Thursday, October 9, 2008

Raw Vs. Cooked - Chili Night

Every year as our weather in Tulsa begins to gently shift towards autumn, my family starts thinking about warm foods like chili. When I first went raw over 3 years ago, the desire for warm food in the fall was the very thing that seemed to challenge my diet. I have been experimenting with different raw chili recipes for a couple of years now and what I've been able to come up with will rival any cooked recipe and it's WAY healthier. Yesterday I decided it was time to do a chili smack down....preparing both a traditional cooked chili and my raw chili recipe.....just so that my family could experience the difference. I used a variety of ingredients, as you can see from the photograph, and the blending of these flavors created a rich, meaty version of a classic chili recipe. Raw chili and cooked chili have one thing in common, they're both even better the next day once the flavors have had time to combine and enrich. I also like topping my raw chili with fresh acutriments like these:
Although I live with serious foodies who don't share my same passion of the raw food diet, they're always up for trying any of my culinary creations. A chili smack down was tons of fun and the results were totally satisfying. I encourage you to try this rich, savory, vegan chili recipe:

Penni's Rawkin' Raw Chili
1 cup soaked almonds (walnuts would also work well)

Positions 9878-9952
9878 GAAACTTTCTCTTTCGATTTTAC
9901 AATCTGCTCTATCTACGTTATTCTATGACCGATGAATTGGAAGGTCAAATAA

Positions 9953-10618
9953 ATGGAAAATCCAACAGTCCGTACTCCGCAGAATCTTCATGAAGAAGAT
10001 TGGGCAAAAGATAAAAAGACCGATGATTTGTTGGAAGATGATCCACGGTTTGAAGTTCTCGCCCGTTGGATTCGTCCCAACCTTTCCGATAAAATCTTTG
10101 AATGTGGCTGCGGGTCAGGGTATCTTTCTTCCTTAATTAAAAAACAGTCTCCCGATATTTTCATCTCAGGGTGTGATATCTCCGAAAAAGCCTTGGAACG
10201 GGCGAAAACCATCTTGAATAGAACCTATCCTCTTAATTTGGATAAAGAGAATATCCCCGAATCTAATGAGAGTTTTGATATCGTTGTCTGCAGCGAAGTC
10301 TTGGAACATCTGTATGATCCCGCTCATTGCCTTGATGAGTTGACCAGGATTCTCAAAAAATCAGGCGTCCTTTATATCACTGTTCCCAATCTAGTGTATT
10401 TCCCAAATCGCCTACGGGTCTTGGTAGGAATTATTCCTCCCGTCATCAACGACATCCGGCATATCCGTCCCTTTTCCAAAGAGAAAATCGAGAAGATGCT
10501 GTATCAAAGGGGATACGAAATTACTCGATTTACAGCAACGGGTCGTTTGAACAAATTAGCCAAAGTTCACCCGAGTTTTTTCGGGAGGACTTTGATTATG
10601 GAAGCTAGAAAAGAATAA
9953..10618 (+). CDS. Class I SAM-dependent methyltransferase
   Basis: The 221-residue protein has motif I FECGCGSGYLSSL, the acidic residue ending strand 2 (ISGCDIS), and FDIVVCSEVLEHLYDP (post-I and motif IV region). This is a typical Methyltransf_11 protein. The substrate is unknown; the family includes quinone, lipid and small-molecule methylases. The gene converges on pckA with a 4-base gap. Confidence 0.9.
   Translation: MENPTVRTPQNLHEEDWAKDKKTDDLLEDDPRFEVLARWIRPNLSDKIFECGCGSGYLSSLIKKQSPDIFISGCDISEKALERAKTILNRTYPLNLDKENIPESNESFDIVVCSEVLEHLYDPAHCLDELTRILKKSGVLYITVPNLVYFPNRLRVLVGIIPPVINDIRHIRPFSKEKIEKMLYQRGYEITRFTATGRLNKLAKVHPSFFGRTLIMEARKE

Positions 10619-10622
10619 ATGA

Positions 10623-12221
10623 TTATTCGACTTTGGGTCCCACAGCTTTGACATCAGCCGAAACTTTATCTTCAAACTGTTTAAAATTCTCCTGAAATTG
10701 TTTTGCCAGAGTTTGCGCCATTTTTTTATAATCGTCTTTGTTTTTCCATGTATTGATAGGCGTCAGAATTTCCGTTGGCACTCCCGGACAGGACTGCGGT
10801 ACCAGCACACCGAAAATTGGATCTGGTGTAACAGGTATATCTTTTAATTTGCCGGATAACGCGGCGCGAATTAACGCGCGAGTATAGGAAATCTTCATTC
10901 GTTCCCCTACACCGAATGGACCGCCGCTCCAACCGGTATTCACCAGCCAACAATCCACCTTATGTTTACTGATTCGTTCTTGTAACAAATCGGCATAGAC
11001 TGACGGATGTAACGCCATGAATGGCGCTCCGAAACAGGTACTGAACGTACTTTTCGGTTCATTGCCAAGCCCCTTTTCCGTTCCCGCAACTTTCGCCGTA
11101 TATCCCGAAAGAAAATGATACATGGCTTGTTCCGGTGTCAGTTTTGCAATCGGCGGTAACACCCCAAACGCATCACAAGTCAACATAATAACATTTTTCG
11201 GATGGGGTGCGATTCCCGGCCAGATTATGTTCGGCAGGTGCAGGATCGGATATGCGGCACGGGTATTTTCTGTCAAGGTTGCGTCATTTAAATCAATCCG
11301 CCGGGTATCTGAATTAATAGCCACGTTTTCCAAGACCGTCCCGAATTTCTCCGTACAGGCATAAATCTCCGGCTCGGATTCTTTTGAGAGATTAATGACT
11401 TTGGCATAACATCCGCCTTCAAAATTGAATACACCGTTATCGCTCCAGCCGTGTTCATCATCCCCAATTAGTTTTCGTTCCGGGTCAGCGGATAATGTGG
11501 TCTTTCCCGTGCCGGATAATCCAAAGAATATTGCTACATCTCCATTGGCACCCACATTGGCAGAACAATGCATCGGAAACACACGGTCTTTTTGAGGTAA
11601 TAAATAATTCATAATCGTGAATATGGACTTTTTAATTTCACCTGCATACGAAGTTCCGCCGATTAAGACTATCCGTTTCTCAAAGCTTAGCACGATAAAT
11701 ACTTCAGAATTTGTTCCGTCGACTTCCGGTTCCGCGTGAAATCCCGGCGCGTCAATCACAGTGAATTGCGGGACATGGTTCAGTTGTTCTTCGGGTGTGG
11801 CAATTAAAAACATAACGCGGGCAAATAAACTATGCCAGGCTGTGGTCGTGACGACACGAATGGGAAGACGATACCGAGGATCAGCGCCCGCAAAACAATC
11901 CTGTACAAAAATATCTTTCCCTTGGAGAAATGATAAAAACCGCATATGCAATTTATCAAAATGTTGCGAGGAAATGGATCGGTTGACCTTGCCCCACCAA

1 cup carrots
1 med portabello mushroom (or 6 shiitake)
1/2 cup finely minced red bell pepper
1/3 cup finely minced red onion
1-2 finely minced jalapeno, without the seeds
1 cup sundried tomatoes, soaked (reserve 1 cup soak water)
1 cup cherry or grape tomatoes
1/3 cup soaked golden raisins
2 T fresh leeks (yellow or white onion would work)
3 T chili powder
2 cloves garlic
1 T olive oil
2 t Alder Smoked Sea Salt (Celtic is also fine)
2 t apple cider vinegar
2 t dried oregano
1 tsp. cumin
Optional toppings:
black olives
fresh cilantro
red onion
Put nuts and carrots into a food processor and run until well blended. This will be your "meat base," so don't over process. Once ground, place into a large bowl and set aside.

Either on a cutting board or in your food processor, chop the mushroom, red bell pepper, red onion, and jalapeno. Add this to the bowl.

In a high powered blender, such as a Vita Mix, add all of the remaining ingredients and blend until you have everything well combined and liquefied. Stir this mixture into the bowl with the existing ingredients to complete the chili.

I recommend placing this into a dehydrator set at 145 degrees for about one hour. Stirring the chili every 15 minutes will help to warm it evenly. Although your dehydrator will feel hot, the temperature of the food will not exceed 110 degrees in this amount of time.

Serve the chili warm and top with the fresh ingredients of your choice. Enjoy!

(Note: Last night's recipe also included 1/2 cup minced celery, but my dad and I agreed that it made it too crunchy. Although my dad was really impressed with the flavor, he says chili shouldn't be crunchy, so I've omitted the celery from my original recipe for that reason.)

Warning....this video is totally irreverent and it's what you get when you allow your 11 year old to watch Talladega Nights one too many times.....
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